Zahn Law Firm, P.A. v. Baker, No. 17-6015 (8th Cir. 2017)

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Justia Opinion Summary

The Bankruptcy Appellate Panel affirmed the bankruptcy court's order remanding an adversary proceeding brought against debtor by the Law Firm. The panel held that the bankruptcy court did not abuse its discretion by committing a clear error of judgment in weighing the listed criteria. In this case, the bankruptcy court's analysis demonstrated its exercising jurisdiction would not resolve any bankruptcy issue or serve any bankruptcy purpose that was not at least equally well-served by remanding the matter to the state court. The court rejected debtor's arguments to the contrary and affirmed.

Court Description: Nail, Author, with Schermer and Dow, Bankruptcy Judges] Bankruptcy Appellate Panel - remand to state court. The bankruptcy court did not abuse its discretion in remanding to the state court an adversary proceeding brought by a law firm against the debtor alleging breach of contract and account stated. The bankruptcy court properly considered and addressed each of the listed criteria for consideration. Debtor challenges the bankruptcy court's findings on four of the criteria: the effect on the administration of the estate; the difficulty or unsettled nature of the law; the jurisdictional basis; and the likelihood the adversary proceedings involved forum shopping. We agree with the bankruptcy court's analysis. [ November 15, 2017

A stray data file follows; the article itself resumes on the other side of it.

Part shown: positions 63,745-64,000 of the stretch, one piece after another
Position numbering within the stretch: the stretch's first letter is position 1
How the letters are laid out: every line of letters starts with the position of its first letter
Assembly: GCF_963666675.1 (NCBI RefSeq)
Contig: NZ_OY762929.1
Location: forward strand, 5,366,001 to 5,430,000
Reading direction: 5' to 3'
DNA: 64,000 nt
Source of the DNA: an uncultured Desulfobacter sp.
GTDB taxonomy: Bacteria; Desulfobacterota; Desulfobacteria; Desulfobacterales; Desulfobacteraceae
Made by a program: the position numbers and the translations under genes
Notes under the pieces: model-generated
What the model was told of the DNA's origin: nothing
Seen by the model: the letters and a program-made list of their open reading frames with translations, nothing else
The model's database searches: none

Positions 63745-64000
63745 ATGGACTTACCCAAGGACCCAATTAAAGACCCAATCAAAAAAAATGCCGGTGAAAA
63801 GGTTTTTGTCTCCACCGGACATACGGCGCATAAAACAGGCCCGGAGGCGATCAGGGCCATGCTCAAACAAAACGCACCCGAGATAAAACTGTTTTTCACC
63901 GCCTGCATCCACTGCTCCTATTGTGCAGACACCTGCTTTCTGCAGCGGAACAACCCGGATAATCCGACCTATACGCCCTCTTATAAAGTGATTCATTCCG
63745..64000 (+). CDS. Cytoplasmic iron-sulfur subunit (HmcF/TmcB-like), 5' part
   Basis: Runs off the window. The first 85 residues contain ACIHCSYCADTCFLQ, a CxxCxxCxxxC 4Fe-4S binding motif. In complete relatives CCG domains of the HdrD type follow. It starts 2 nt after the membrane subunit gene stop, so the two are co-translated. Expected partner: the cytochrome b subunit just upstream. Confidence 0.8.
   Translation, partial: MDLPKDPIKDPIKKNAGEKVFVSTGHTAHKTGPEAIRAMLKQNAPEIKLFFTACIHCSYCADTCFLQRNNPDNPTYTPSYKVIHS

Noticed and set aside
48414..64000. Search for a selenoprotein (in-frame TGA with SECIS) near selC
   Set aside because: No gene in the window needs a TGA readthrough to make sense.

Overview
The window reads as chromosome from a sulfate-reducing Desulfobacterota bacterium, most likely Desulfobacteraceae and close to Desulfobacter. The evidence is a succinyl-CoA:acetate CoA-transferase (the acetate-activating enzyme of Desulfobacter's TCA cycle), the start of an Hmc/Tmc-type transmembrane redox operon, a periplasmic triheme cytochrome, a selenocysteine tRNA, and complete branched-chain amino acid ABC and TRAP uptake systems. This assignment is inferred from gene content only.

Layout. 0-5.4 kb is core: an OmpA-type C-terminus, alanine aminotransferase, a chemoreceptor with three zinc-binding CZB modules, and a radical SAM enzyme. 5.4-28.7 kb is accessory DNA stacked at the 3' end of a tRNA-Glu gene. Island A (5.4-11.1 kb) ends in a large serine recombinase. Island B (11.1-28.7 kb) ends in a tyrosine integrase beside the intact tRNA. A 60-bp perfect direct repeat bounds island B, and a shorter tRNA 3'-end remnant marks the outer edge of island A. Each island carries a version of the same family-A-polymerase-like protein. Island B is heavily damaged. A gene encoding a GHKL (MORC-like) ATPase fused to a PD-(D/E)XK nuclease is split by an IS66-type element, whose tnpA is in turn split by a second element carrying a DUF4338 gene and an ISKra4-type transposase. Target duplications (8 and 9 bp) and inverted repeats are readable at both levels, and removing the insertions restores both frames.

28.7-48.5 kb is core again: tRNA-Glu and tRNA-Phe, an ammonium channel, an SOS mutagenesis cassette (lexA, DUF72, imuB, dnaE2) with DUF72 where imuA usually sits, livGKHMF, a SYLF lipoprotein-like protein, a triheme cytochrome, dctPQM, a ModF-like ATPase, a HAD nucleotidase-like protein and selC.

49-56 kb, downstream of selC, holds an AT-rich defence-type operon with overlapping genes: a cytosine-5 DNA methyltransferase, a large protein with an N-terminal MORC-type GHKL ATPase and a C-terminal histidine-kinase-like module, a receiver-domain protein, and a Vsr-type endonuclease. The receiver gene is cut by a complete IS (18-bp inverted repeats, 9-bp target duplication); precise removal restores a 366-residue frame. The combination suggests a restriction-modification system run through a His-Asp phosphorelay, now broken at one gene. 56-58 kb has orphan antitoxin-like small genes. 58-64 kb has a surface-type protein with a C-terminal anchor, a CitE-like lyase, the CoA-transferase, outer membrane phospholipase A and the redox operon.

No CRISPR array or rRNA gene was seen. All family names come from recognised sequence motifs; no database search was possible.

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United States Bankruptcy Appellate Panel For the Eighth Circuit ___________________________ No. 17-6015 ___________________________ In re: Ronald Stuart Baker lllllllllllllllllllllDebtor -----------------------------Zahn Law Firm, P.A. lllllllllllllllllllll Plaintiff - Appellee v. Ronald Stuart Baker lllllllllllllllllllll Defendant - Appellant ____________ Appeal from United States Bankruptcy Court for the District of Minnesota - Minneapolis ____________ Submitted: October 2, 2017 Filed: November 16, 2017 ____________ Before SCHERMER, NAIL, and DOW, Bankruptcy Judges. ____________ NAIL, Bankruptcy Judge. Ronald Stuart Baker ("Debtor") appeals the May 3, 2017 order of the bankruptcy court1 remanding an adversary proceeding brought against Debtor by Zahn Law Firm, P.A. ("Law Firm").2 We affirm. BACKGROUND In August 2015, Law Firm commenced an action against Debtor in Minnesota state court, alleging breach of contract and account stated. Debtor answered and counterclaimed, alleging Law Firm's representation agreement was unenforceable and seeking recovery of sums Debtor had paid Law Firm. Law Firm replied, raising various affirmative defenses to Debtor's counterclaim. The state court action bumped along for many months. In June 2016, both parties filed motions to amend their respective pleadings, which were heard by the state court on June 24, 2016 and taken under advisement. In July 2016, Law Firm filed a motion for summary judgment, which was scheduled to be heard by the state court on August 24, 2016. The hearing on Law Firm's motion for summary judgment never took place. On August 10, 2016, Debtor filed a petition for relief under chapter 13 of the 1 The Honorable Kathleen H. Sanberg, Chief Judge, United States Bankruptcy Court for the District of Minnesota. 2 While "decisions to abstain or remand are not subject to review by appeal or otherwise by the court of appeals or by the Supreme Court of the United States, . . . appellate review by [the bankruptcy appellate panel] is fully permitted." Cargill, Inc. v. Man Fin., Inc. (In re Refco, Inc.), 354 B.R. 515, 518 (B.A.P. 8th Cir. 2006) (citing 28 U.S.C. §§ 1334(d) and 1452(b)) (internal quotation marks omitted). -2- bankruptcy code. This stayed further proceedings in the state court.3 Five days later, Debtor removed the state court action to the bankruptcy court. In April 2017, the bankruptcy court entered an order directing the parties to appear and show cause why the adversary proceeding that was opened following the removal of the state court action should not be remanded to the state court. Both parties appeared and were heard. Debtor opposed remand; Law Firm did not. After hearing the arguments of counsel, the bankruptcy court determined remand was appropriate. The bankruptcy court memorialized its oral ruling in an order entered May 3, 2017. Debtor timely appealed. STANDARD OF REVIEW We review a bankruptcy court's decision to remand for an abuse of discretion. Sears v. Sears (In re Sears), 539 B.R. 368, 370 (D. Neb. 2015). A court abuses its discretion when a relevant factor that should have been given significant weight is not considered; when an irrelevant or improper factor is considered and given significant weight; or when all proper factors and no improper ones are considered, but the court commits a clear error of judgment in weighing those factors. City of Duluth v. Fond du Lac Band of Lake Superior Chippewa, 702 F.3d 1147, 1152 (8th Cir. 2013). 3 The filing of a petition for relief under title 11 automatically stays the continuation of a judicial action or proceeding against the debtor that was commenced before the bankruptcy case was filed. 11 U.S.C. § 362(a)(1). -3- DISCUSSION A bankruptcy court may remand a claim or cause of action on any equitable ground. 28 U.S.C. § 1452(b). In determining whether to remand, a bankruptcy court should first consider the same criteria used in determining whether to abstain from hearing a matter under 28 U.S.C. § 1334(c)(1). Sears, 539 B.R. at 371-72 ("The analysis used to determine whether equitable remand under § 1452(b) is appropriate is virtually identical to the permissive abstention analysis[.]"). These criteria include: (1) the effect or lack thereof on the efficient administration of the estate if a [bankruptcy court] recommends abstention, (2) the extent to which state law issues predominate over bankruptcy issues, (3) the difficult or unsettled nature of the applicable law, (4) the presence of a related proceeding commenced in state court or other nonbankruptcy court, (5) the jurisdictional basis, if any, other than 28 U.S.C. § 1334, (6) the degree of relatedness or remoteness of the proceeding to the main bankruptcy case, (7) the substance rather than the form of an asserted "core" proceeding, (8) the feasibility of severing state law claims from core bankruptcy matters to allow judgments to be entered in state court with enforcement left to the bankruptcy court, (9) the burden on the bankruptcy court's docket, -4- (10) the likelihood that the commencement of the proceeding involves forum shopping by one of the parties, (11) the existence of a right to a jury trial, and (12) the presence in the proceeding of nondebtor parties. Stabler v. Beyers (In re Stabler), 418 B.R. 764, 769 (B.A.P. 8th Cir. 2009). A bankruptcy court should also consider: (1) whether remand serves principles of judicial economy; (2) whether there is prejudice to unremoved parties; (3) whether the remand lessens the possibilities of inconsistent results; and (4) whether the court where the action originated has greater expertise. Sears, 539 B.R. at 372. In this case, the bankruptcy court considered and addressed each of the listed criteria, and it considered and addressed only the listed criteria. Thus, the bankruptcy court did not abuse its discretion either by failing to consider a relevant factor that should have been given significant weight or by considering and giving significant weight to an irrelevant or improper factor. The bankruptcy court found ten of the first twelve criteria and three of the four additional criteria weighed in favor of remand. It found the remaining criteria did not weigh in favor of remand. Debtor challenges the bankruptcy court's findings regarding four of the first twelve criteria: the first, third, fifth, and tenth. -5- With respect to the first criterion–the effect, if any, on the efficient administration of the bankruptcy estate–the bankruptcy court noted the state court action had been pending since August 31, 2015 and there had been numerous motions and hearings before the state court. The bankruptcy court also noted because of Debtor's jury demand, the bankruptcy court would only be able to hear the adversary proceeding through the discovery phase, and the district court would then need to try the matter. Debtor challenges neither of these findings. We agree with the bankruptcy court. The state court record is voluminous, and the bankruptcy court would need to devote substantial time and effort to adequately familiarize itself with that record. Starting over in the bankruptcy court would thus have an adverse effect on the efficient administration of the bankruptcy case, which would only be exacerbated by involving two federal courts in fully resolving the matter. With respect to the third criterion–the difficult or unsettled nature of the applicable law–the bankruptcy court found the case involved no difficult or unsettled law. Debtor argues this weighs against remand. As it appears both Law Firm's complaint and Debtor's counterclaim will be determined solely by reference to state law–neither the state court nor the bankruptcy court has given Debtor leave to amend his counterclaim to assert a RICO claim–Debtor may be correct. If that state law is neither difficult nor unsettled, the state court is in no better position than the bankruptcy court to apply it to the facts of the case. However, this is but one of sixteen criteria the bankruptcy court considered before remanding the matter, and it does not appear–and Debtor does not suggest–this was the deciding factor in the bankruptcy court's decision. Any error in applying this single criterion is therefore harmless. With respect to the fifth criterion–the jurisdictional basis, if any, other than 28 U.S.C. § 1334–the bankruptcy court noted the "majority of" the basis for jurisdiction of the adversary proceeding was "related to" jurisdiction under 28 U.S.C. -6- § 1334,4 the lone exception being Debtor's RICO claim, for which there would be an independent basis for federal jurisdiction. See 18 U.S.C. § 1961 et seq. As noted above, however, neither the state court nor the bankruptcy court has given Debtor leave to amend his counterclaim to asset a RICO claim, which leaves only the state law claims set forth in Law Firm's complaint and Debtor's counterclaim. And Debtor has identified no statute other than 28 U.S.C. § 1334 under which the bankruptcy court would have jurisdiction of those state law claims. Debtor makes much ado about the bankruptcy court's suggestion that Debtor's RICO claim appears to be frivolous. Regardless of whether the bankruptcy court was correct in its assessment of that potential claim, however, we agree with the bankruptcy court's assessment of the jurisdictional basis of the adversary proceeding. But for 28 U.S.C. § 1334, the bankruptcy court would lack jurisdiction of Debtor's state law claims. With respect to the tenth criterion–the likelihood that the commencement of the adversary proceeding involved forum shopping–the bankruptcy court found the timing of Debtor's removal of the state court action was evidence of forum shopping. As Debtor does not deny he removed the state court action after the state court entered rulings that were adverse to him, this is a permissible view of the record. Debtor offers a different interpretation of his motivation in removing the matter to the bankruptcy court: An appeal of the state court's rulings would have caused delay that would have adversely affected the efficient administration of the bankruptcy estate. Even assuming arguendo this is an equally permissible view of the record, we cannot say the bankruptcy court's finding was clearly erroneous. Anderson v. City of Bessemer City, North Carolina, 470 U.S. 564, 574 (1985) ("Where there are two 4 The district courts have original and exclusive jurisdiction of all cases under title 11 and original but not exclusive jurisdiction of all civil proceedings arising under title 11 or arising in or related to cases under title 11. 28 U.S.C. § 1334(a) and (b). A district court may refer any or all such cases and any or all such proceedings to the bankruptcy court. 28 U.S.C. § 157(a). -7- permissible views of the evidence, the factfinder's choice between them cannot be clearly erroneous.”). In sum, the bankruptcy court found the overwhelming weight of the listed criteria supported abstention. We agree. The bankruptcy court's analysis demonstrates its exercising jurisdiction in this case would not resolve any bankruptcy issue or serve any bankruptcy purpose that is not at least equally well-served by remanding the matter to the state court. Thus, the bankruptcy court did not abuse its discretion by committing a clear error of judgment in weighing the listed criteria, either. Debtor raises two additional arguments. First, he argues he is being required to proceed in the state court without the automatic stay being lifted, modified, or conditioned. Nothing in the record suggests this is so. Second, Debtor argues the bankruptcy court's order remanding the adversary proceeding to the state court is ambiguous as to its scope: "There is nothing in the record . . . which limits the remand to a determination of the estimated value of [Law Firm's] claim against [Debtor]." This is patently untrue. In its oral ruling, which it incorporated by reference in its order, the bankruptcy court stated, "The State Court can make a determination on fact and legal issues[,] and any enforcement of those decisions would come back to [the bankruptcy court]." CONCLUSION Having concluded the bankruptcy court did not abuse its discretion in remanding the adversary proceeding brought against Debtor by Law Firm, we affirm the bankruptcy court's May 3, 2017 Order of Remand. -8-